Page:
Fredd ‘Glossie’ Atkins. Image contributed by the candidate

Cosentino’s biggest expense in May — $3,500 — was for consulting and marketing work provided by Katherine Norman Consulting of Sarasota, the report says.

In his May report, Atkins listed 67 contributions, which ranged from low amounts such as $1, $5, $10, $15 and $20.22 on up to the $1,000 maximum.

Frank Brunckhorst, manager of the Boar’s Head food company in Sarasota; and Barbara Gardner Logan and her husband, Dwight Logan of Osprey, all gave Atkins $1,000 apiece.

Dr. Washington Hill gave Atkins $500; and Jones Funeral Home of Sarasota; Deborah Fineman of Siesta Key; and Nancy Blood of Philadelphia each contributed $300.

Julie Leach, executive director of the Westcoast Black Theatre Troupe of Sarasota, gave Atkins a check for $250, the report shows.

The News Leader counted 13 contributions at $100 each. One of those was from Dr. Mark Kauffman, who owns a considerable amount of property in the city and for years has been one of the leaders of the Downtown Improvement District of the City of Sarasota. (See the article in this issue about the Historic Preservation Board meeting on June 14.) Another came from Pete Tannen, a past president of the ACLU of Florida Chapter in Sarasota County.

Atkins himself gave the campaign $350 in an in-kind contribution for campaign photos, the report shows.

His largest expenditures in May were payments totaling $1,069.47 to 301 Kwikie Inc. in Sarasota for printing; $672.50 to Compound Catering in Sarasota; and $1,500 to his campaign manager, Peter Imhoff of Englewood.

Ramirez’s first report

In her first report since filing to run for the District 2 seat, Ramirez listed 76 contributions, with the smallest noted as $3.

Lourdes Ramirez. Contributed image

Ramirez gave the campaign $420.26 in in-kind contributions for a variety of purposes, including stamps, paying to incorporate the campaign, printed thank-you cards, creation of a campaign website, and expenses related to gathering petitions, the report points out. She also contributed $275.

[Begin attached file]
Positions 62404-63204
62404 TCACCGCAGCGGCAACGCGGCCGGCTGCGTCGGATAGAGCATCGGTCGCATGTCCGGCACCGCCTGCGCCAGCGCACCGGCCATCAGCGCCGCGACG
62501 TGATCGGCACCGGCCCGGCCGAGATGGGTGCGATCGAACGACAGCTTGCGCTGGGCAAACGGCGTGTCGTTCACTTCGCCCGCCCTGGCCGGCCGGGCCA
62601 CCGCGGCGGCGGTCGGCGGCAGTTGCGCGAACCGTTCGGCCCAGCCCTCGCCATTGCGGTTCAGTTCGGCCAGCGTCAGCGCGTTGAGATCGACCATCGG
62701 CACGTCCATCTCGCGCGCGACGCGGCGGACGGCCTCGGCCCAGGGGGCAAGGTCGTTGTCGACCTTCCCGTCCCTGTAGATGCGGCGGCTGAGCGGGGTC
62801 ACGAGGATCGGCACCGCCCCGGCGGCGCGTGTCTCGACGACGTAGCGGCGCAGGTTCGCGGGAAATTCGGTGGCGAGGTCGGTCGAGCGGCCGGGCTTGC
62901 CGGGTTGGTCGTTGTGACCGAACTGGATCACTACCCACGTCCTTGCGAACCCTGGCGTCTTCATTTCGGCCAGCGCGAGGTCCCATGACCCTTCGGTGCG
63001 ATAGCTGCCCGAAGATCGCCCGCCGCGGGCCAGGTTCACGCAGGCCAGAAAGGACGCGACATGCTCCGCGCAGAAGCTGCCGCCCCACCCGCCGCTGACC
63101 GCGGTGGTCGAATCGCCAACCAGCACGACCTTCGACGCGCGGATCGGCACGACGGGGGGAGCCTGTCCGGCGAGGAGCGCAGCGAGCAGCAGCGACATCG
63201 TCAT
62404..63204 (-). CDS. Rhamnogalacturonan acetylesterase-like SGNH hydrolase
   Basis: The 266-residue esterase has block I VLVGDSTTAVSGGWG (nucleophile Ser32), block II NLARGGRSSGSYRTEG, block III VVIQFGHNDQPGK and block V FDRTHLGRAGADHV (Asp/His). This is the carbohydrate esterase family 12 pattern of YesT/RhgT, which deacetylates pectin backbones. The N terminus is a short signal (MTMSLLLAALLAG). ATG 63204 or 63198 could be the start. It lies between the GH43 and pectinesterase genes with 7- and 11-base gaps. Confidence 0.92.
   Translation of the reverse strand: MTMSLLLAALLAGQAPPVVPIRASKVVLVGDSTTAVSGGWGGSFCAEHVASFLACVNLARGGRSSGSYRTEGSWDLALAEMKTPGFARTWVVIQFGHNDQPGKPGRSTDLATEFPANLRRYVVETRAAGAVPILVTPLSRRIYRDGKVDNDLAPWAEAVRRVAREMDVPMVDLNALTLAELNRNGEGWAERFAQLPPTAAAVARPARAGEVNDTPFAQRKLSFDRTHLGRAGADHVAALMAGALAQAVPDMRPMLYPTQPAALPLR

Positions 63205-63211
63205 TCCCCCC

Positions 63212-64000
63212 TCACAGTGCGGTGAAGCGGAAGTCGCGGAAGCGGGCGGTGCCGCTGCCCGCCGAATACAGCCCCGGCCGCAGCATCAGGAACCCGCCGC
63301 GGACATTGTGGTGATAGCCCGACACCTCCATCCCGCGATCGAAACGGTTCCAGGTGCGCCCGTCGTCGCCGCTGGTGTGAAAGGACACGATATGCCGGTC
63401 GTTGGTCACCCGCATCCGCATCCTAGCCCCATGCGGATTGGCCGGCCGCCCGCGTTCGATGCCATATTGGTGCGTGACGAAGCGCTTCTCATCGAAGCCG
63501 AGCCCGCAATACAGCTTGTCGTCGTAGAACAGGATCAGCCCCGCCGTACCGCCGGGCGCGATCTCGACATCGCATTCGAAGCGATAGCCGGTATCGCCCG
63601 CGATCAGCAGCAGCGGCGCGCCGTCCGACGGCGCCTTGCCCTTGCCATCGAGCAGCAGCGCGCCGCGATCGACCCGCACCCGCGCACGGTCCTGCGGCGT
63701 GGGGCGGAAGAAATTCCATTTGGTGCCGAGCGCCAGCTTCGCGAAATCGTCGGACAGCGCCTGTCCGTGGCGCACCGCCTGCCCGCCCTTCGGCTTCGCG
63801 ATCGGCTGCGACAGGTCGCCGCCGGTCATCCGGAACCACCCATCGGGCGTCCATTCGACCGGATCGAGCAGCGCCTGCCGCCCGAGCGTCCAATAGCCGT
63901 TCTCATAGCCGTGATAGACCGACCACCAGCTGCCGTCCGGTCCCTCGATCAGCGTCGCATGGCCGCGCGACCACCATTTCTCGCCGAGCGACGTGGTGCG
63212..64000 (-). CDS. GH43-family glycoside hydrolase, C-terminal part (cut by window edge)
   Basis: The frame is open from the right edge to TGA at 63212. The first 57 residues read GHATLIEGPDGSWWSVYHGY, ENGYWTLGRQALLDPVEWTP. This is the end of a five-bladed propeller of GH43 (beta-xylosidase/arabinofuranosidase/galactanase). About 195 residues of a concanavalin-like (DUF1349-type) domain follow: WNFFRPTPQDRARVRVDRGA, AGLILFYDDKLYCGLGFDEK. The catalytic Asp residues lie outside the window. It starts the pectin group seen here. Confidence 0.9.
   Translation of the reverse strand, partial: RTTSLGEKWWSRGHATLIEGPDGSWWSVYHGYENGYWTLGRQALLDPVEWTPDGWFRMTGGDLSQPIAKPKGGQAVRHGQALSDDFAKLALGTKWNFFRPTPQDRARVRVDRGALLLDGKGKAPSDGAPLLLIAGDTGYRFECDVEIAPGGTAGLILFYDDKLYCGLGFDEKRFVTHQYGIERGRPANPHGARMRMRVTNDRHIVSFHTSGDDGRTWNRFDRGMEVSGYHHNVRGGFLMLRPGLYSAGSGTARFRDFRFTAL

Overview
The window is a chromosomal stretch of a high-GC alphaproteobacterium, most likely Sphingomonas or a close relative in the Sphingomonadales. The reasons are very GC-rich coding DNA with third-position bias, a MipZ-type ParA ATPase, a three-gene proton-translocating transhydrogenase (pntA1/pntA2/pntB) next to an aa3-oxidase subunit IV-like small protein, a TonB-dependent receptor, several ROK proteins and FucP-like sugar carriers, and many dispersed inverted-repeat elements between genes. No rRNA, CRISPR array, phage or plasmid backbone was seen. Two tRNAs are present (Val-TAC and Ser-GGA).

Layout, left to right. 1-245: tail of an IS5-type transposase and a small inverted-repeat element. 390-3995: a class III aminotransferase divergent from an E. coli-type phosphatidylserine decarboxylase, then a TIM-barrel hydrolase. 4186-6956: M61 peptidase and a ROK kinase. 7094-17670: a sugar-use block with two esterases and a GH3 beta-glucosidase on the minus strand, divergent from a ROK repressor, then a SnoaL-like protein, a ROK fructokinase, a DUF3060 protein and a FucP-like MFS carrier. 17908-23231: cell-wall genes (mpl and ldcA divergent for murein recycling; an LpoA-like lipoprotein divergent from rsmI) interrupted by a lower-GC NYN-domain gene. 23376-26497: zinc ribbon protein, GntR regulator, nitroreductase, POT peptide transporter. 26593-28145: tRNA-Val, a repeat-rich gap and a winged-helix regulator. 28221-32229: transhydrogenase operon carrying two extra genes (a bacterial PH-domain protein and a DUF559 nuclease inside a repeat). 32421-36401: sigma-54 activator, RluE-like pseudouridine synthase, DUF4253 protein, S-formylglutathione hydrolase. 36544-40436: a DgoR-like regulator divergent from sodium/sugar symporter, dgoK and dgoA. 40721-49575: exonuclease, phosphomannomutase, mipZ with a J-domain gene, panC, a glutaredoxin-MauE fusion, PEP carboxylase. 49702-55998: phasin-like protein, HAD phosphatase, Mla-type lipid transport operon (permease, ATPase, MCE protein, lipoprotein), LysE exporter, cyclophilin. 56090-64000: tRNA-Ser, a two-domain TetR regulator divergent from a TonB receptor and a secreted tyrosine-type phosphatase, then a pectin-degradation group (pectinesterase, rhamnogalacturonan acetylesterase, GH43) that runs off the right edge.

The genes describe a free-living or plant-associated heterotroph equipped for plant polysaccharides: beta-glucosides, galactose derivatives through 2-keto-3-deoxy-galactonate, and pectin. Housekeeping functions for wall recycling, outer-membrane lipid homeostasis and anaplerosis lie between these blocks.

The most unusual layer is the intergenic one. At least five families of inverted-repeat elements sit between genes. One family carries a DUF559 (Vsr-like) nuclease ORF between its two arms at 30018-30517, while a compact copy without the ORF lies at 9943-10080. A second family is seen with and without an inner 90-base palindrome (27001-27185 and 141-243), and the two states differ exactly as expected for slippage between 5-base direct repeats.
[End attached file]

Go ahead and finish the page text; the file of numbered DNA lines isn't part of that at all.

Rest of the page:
Two people gave her $1,000: Dr. Paul Rubin and Marti Moss, both of Sarasota. Attorney Dan Lobeck, head of the nonprofit organization Control Growth Now, and his firm — Lobeck & Hanson — each contributed $400.

Mike Hutchinson, a Republican who ran against District 1 County Commissioner Michael Moran in 2020; Harry Anand of Siesta Key, who was on the board of the Save Siesta Key incorporation nonprofit last year; David Cardell, founder and CEO of Hosting Seniors LLC in Sarasota; and retirees Nancy Pratt of Waxhaw, N.C., Eileen Fitzgerald of Sarasota; and Robert Oram of Sarasota contributed $250 apiece. Attorney Susan Schoettle-Gumm gave Ramirez $300.

Anthropologist Alexandra Coe, a member of the Sarasota County Charter Review Board, gave Ramirez $125.

In May, Ramirez’s top expense was $662.15, which went to Webelect of Tampa. It is described on the campaign finance form as a web-based voter information service. Ramirez also paid Gateway Media of Sarasota $230.05 for printing services, including business cards.

The District 4 candidates’ reports

In May, District 4 Republican candidate Neunder built on his campaign finance lead, adding $2,750, his report says.

Dr. Joseph Neunder. Image from the Sarasota County Supervisor of Elections

That total came from four contributions, including $1,000 apiece from the Gulf Coast Builders Exchange political action committee in Tallahassee and the Pulte Group construction firm, based in Atlanta.

Sarasota attorney William Saba gave Neunder $500, while Osprey legal consultant Hamilton Coffey contributed $250, the report shows.

As for expenses: Neunder reimbursed himself $3,881.25 for a variety of campaign payments, from signs to printing. He also paid Public Concepts LLC of Jupiter $4,495.91 for campaign consulting, and he paid $620 to PAC Financial Management in Tallahassee for providing services as his treasurer.

Mark Hawkins. Image from his Facebook campaign page

Hawkins reported four contributions in May. Plumber Peter Bogacz of Sarasota contributed $400, and Mark Rosato, who owns the Moondoggy’s Saloon and ZuZu’s Cocktail Lounge in Gulf Gate, gave him $500. Jerry Knapp, principal of Concrete Structural of Sarasota, contributed $250; and real estate agent Helen Gallagher of Sarasota gave Hawkins $100, the report shows.

The only expense Hawkins listed in May was $1,605, which he paid to Sarasota Sign Machine for hats.